Like the health-care reform debate, the immigration fight also highlights conflicting approaches to a difficult national problem. The question is how best to address a chronic crisis of porous borders and rampant illegal immigration. There are currently an estimated 10 to 12 million undocumented immigrants in the US.
The problem is not unique to Arizona, nor is the federal-state legal battle. In addition to the Arizona law, the Obama administration is fighting to overturn tough immigration-related state laws passed in Alabama, Georgia, Indiana, Utah, and South Carolina.
The illegal immigration problem escalated in Arizona after border controls in Texas and California were beefed up following the 9/11 attacks. Arizona’s 370-mile border with Mexico has become a high-risk danger zone with the combination of human smuggling and the operations of violent Mexican drug cartels. Arizona spends several hundred million dollars a year in law enforcement costs, as well as to provide education and health care to illegal immigrants, according to the state’s brief to the high court.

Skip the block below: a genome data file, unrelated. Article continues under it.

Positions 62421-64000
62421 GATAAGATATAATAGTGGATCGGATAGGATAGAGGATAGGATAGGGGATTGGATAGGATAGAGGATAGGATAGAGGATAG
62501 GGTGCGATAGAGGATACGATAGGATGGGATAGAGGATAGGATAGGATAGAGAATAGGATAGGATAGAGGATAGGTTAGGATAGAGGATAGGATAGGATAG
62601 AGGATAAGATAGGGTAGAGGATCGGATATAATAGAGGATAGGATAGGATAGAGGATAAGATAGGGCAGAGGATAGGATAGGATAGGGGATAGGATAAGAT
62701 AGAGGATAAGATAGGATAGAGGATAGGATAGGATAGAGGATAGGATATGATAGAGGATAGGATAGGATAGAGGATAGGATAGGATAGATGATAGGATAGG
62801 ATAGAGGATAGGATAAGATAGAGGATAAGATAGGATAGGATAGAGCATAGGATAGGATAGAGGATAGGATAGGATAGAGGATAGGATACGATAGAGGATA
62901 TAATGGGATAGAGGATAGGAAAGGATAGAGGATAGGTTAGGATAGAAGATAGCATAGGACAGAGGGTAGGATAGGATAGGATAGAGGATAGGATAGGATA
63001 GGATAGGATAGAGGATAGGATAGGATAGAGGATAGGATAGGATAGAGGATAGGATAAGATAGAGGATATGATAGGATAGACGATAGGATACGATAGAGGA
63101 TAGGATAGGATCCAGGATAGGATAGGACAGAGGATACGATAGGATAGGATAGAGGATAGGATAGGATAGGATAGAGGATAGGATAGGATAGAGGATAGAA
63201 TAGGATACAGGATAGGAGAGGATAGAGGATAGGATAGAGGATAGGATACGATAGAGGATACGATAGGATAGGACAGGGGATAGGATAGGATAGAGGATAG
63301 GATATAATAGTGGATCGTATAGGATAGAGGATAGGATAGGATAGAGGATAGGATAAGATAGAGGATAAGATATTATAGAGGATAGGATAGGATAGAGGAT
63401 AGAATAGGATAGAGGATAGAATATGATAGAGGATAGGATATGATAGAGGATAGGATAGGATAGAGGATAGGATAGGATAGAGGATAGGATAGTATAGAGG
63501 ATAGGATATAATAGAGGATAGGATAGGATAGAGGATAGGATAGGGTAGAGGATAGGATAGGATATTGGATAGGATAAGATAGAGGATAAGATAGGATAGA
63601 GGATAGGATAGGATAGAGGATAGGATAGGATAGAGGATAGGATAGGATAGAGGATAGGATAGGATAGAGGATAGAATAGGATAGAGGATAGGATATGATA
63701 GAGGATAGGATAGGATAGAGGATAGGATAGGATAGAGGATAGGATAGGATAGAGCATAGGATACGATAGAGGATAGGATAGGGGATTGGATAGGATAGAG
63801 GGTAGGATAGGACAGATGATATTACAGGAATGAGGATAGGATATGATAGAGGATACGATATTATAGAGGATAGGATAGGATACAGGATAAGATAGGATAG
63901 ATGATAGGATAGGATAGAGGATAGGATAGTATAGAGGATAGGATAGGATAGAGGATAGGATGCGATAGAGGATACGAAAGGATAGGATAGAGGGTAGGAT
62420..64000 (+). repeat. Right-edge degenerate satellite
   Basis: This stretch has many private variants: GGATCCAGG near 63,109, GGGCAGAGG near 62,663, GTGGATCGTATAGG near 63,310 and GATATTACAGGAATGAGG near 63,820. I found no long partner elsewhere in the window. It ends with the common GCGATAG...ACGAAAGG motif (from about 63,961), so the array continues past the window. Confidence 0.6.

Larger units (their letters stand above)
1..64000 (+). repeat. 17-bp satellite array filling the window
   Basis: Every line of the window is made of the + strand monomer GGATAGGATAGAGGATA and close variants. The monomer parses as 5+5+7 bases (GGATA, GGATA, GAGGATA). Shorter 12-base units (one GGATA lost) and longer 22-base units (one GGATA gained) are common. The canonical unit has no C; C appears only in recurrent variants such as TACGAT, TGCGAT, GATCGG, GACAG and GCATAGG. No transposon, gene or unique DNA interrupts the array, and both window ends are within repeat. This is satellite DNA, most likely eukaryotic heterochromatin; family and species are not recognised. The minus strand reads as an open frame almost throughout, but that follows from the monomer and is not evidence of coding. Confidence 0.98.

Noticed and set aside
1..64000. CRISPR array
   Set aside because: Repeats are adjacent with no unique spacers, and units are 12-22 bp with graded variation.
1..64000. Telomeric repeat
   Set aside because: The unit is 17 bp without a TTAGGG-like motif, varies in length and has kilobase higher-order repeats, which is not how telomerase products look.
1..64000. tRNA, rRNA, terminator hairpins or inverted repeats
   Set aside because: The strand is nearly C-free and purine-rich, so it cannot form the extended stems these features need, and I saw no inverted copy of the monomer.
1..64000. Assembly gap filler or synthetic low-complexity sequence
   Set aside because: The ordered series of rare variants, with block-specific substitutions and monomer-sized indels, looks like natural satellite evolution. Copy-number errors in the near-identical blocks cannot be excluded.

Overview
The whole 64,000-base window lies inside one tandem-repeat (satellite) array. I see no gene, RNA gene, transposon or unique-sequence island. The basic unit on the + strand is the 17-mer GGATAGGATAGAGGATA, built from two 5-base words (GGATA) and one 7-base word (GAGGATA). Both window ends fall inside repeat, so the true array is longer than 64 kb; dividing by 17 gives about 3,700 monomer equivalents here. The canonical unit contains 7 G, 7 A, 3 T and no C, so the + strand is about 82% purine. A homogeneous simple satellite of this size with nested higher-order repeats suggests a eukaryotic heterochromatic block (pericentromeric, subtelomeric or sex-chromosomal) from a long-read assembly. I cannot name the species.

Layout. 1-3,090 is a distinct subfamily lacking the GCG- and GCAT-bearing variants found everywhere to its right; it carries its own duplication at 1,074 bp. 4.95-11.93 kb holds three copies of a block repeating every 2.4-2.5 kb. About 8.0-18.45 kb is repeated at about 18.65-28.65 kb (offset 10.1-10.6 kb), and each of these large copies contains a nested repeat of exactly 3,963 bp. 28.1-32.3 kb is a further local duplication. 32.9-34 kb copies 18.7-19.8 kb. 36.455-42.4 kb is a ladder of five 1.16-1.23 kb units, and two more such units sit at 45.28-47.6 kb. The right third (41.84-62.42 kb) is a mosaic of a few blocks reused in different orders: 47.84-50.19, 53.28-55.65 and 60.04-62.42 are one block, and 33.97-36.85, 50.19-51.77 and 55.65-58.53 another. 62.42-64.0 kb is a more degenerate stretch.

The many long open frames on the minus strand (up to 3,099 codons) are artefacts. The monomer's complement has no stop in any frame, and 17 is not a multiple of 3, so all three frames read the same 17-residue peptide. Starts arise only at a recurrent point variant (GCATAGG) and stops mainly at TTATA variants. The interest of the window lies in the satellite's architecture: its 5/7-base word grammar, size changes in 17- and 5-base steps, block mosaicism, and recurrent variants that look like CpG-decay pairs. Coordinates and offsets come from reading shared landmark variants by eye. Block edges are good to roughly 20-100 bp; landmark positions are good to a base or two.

The Obama administration’s secretary of homeland security, Janet Napolitano, knows the situation in Arizona well. In 2005, when she was Arizona’s governor, she declared a state of emergency because of escalating border violence and criticized the federal government for failing to effectively police the border.